Saturday, March 1, 2014

The First Two-Years of Mental Health Practice

I am coming up on my second anniversary working in adult mental health and the time has simply flown by! The anniversary has reminded me to pause and reflect on all that has happened in those 24 months. A lot has changed and I have certainly changed too.

Some victories?

  • I was part of creating an OT program at my place of work. Previously our employer had only part-time and intermittent OT involvement; there hadn't been an established OT program in a few years. When I started, there were two of us who were hired around the same time (my partner started 3 months before I did) and we built the role of OT within the institution from the ground up. There was a lot of leg-work in developing the programming and a LOT of education provided to staff and clients about what Occupational Therapy is. We've come a long way!
  • I developed two of the four psychoeducational groups that are offered by OTs. My first program is called Building On Strengths; it is a program that facilitates self-discovery of personal strengths, values, and priorities and then uses that information to help clients create a personal mission statement and set SMART goals. It's all about how to build a life of meaningful occupational engagement; I love it and the clients I've delivered it to have loved it too. My second program is the Supporting Healthy Interactions Program (SHIP) and I cannot take credit for the foundations of this program! There was a pre-existing SHIP program at our facility that was an anti-bullying program for people who tended to be aggressive. It was a pretty short program and, in my opinion, only covered one end of the spectrum of problematic interpersonal styles that I typically see in my client population. But it was a strong place to start; what I did was build on what was already there. Now, the SHIP program teaches about aggressive and passive interpersonal styles as being on different ends of a spectrum, with assertiveness being the balanced middle ground. The program helps participants to understand their own style, how to set interpersonal boundaries, the benefits of assertiveness, and how to communicate assertively in a variety of different situations. There is a lot of role-play in this group, but while the skills-practice is serious we try to keep the scenarios on the humorous side.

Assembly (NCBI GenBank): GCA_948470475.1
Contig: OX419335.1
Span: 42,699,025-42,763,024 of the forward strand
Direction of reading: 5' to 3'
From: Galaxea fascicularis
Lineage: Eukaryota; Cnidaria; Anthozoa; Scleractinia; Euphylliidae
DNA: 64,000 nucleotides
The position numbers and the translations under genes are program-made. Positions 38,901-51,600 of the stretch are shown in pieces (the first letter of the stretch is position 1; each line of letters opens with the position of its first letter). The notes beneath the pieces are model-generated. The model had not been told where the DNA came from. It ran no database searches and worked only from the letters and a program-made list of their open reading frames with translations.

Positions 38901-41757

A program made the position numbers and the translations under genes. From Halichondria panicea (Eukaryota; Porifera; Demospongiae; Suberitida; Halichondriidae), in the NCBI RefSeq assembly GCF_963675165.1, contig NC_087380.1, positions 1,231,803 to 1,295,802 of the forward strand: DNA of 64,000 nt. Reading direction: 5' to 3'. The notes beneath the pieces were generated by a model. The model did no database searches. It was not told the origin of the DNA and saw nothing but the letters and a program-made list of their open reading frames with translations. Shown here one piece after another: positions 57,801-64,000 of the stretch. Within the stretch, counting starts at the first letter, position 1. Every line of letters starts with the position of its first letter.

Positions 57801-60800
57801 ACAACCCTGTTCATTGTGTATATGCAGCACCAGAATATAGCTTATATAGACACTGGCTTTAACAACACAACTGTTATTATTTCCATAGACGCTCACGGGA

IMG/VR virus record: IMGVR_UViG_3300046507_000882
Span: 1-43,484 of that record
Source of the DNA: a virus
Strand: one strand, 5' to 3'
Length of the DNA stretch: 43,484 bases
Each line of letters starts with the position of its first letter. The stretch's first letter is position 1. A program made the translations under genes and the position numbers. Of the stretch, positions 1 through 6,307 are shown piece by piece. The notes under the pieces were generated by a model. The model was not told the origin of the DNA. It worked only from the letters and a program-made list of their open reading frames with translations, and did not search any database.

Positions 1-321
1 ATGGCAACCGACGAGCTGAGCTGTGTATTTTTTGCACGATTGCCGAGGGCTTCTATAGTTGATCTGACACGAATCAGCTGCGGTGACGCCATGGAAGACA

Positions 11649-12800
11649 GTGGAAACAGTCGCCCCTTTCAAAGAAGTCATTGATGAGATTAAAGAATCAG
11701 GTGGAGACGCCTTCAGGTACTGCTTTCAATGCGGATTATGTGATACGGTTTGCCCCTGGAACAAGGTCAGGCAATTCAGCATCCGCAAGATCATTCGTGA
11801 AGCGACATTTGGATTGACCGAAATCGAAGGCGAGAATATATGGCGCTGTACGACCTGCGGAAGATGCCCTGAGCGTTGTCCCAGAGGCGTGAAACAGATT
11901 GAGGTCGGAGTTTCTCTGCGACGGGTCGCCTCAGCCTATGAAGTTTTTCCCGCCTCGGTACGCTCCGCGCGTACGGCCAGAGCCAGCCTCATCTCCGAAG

• I've been lucky enough to have two OT partners at work in the time that I've been there and both have been the most amazing women a girl could ask to work with!! I really can't overstate how grateful I am to each of these women. The first developed an Empowerment Program that we use to this day; it's fantastic for working with women who struggle with self-esteeem and/or feeling disempowered/marginalized in our society (which really, isn't that most women who have serious struggles with mental health?). The second (and my current partner) developed our Mindfulness Program, which teaches about mindfulness, observing, non-judgement, and a variety of different mindful and meditative practices. It's been a great foundation tool for all our clients.
  • OT is now involved in some of the tasks on our mental health team that were historically assigned only to psychologists. I think that was more a function of the team being historically made up of only psychologists; but still, there were some people who were not sure OTs were capable of contributing in this way. Those tasks are: risk assessment related to suicide and self-harm, and triage of mental health referrals. Not glamorous stuff, but an important contribution to our team as a whole.
  • I introduced a sensory modulation intervention to our environment for clients were were under observation due to self-harming or suicidal gestures. It's no snoezelen room! But given that we had no resources before, were given the tiniest budget imaginable, our clients had a real need, and we also had to consider safety issues (i.e. that the items in the intervention could not be adapted for purposes of harm to self or others) I think we did pretty well. Our intervention includes an assessment of the various stimuli available to determine which will be helpful to the client and then, based on the assessment, a "comfort kit" is put together and given to the client to facilitate self-soothing through interaction with the sensory stimuli. Now... if only we could get more funding to restock our missing items and create a larger inventory of stimuli! A girl can dream.
  • I've received specialized training in Cognitive Behavioural Therapy, and engaged in peer-supervision with a psychologist friend of mine who also took the training. I've had mixed success in implementation, as I'll probably discuss in a future post, but the training has certainly informed my practice in a lot of ways.